Work stuff: Despite all indications to the contrary, it's going well enough not to give me headaches. Heck, so well that I've been getting fed at work (garlic nan today! yum!) and the boss lady is, oddly but sweetly, going to buy me face cleanser stuff because she feels like it. Oh, and I still don't have to wear my shoes. That's a bonus. (and so far I've exceeded every expectation on the work-front side and continue to feel like the dynamite girl - probably a little self-indulgent, but it's summer, so I'm pretending that I deserve it)
On the home front: A new shipment of tools came from Neil's grandfather today. Even though he wasn't supposed to, he went out and bought a brand new socket set and metric wrenches. And odd size pliers because you never know when you might need them. We're lazy about cleaning, but we're not that dirty.
And, for those of you who want to try something new, here's a recipe for a summer salad I made the other night. It sounds super heavy, but the dill lightens it, and if you have it with a side salad it's frigging fabulous.
Kate's Prosciutto Dill Potato Salad
(it sounds complex, but it's REALLY worth it)
4 medium sized red potatoes, cleaned and cut into bite size pieces
2 green onions, chopped
1 tablespoon olive oil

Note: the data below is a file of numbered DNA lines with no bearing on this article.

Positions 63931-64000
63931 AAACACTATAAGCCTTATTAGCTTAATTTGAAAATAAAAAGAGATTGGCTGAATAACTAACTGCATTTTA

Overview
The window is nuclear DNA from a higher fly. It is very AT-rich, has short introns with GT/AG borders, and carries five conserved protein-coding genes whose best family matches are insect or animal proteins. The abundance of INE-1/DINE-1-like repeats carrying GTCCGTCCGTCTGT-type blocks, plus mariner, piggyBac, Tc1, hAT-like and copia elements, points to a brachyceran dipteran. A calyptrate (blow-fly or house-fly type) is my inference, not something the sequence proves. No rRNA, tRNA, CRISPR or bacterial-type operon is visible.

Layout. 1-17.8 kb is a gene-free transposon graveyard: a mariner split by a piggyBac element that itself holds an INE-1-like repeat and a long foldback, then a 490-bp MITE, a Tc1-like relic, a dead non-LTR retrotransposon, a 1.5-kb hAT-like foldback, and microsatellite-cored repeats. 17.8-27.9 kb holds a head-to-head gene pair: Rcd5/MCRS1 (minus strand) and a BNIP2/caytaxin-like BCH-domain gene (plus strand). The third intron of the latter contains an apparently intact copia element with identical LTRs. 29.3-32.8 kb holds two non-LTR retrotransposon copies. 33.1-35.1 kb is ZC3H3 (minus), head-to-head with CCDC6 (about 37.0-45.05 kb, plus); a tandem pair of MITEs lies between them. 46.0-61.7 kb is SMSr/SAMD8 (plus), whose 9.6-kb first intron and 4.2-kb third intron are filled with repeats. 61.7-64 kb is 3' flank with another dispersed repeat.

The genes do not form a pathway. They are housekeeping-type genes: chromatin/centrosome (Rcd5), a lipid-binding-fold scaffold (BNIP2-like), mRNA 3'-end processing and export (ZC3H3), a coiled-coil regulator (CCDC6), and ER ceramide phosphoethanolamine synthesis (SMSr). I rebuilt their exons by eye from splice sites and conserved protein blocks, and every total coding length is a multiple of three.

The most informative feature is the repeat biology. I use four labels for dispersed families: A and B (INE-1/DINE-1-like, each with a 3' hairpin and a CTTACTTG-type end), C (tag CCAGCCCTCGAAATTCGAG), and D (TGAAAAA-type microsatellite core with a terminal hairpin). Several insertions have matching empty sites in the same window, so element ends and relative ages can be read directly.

4 sprigs fresh dill
3 sprigs fresh rosemarry
1/4 lb prosciutto
+ Garlic Aioli (see below)
1. Make potatoes (put in sauce pan, cover with water, drop in a dash of salt and bring to a boil. Let boil about 10 minutes, or until you can pull out a piece of potato and stick a fork through it. Set aside to cool)
2. Chop your onions, dill & rosemarry (but keep 'em separate). Mix half of these (you don't have to be exact) into 1 1/2 cups of the garlic aoli. Set aside.
3. Tear apart the prosciutto so it's in bite-size pieces or smaller
4. Put 1 tablespoon olive oil into frying pan on medium-high heat. When warm add in the onions and prosciutto. Mix/toss/stir until the onions become translucent. Then it's done.
5. In a large mixing bowel, combine potato, prosciutto & onions, and your herb-y aioli. Toss, lightly! If you toss too hard, your potatoes will become mashed potatoes, which is good, but ... NOT the same thing.
6. Then mix in the rest of the herbs.
7. Taste ... if you want it more flavor, add more aioli
Now, if you're like me (because I am an impatient girl), you'll eat it warm. However, it does taste great if you refridgerate until cool (you can even leave until the next day...) And enjoy!
2 cups mayo
7 cloves of garlic
1/3 cup olive oil
Put your garlic in a food processor, chop finely. Add in olive oil, and blend until they're mixed -- at least half a dozen pulses. Add in the mayo a 1/4 at a time, with three or four pulses in between each addition. Then turn on high and blend until everything smooths out. You'll still have fine lumps of garlic, but not much. (Can be made 2 days beforehand, and since it makes 2 1/2 cups, you can use it for something else, like salmon! later)
Tonight I'm going to a market-study session that's going to actually pay me $125 for my services for a couple of hours, and then off to have mojitos with tx_cronopio and celebrate Joss' birthday with a vewing of Serenity! Hee. Who needs Friday with a Thursday like this?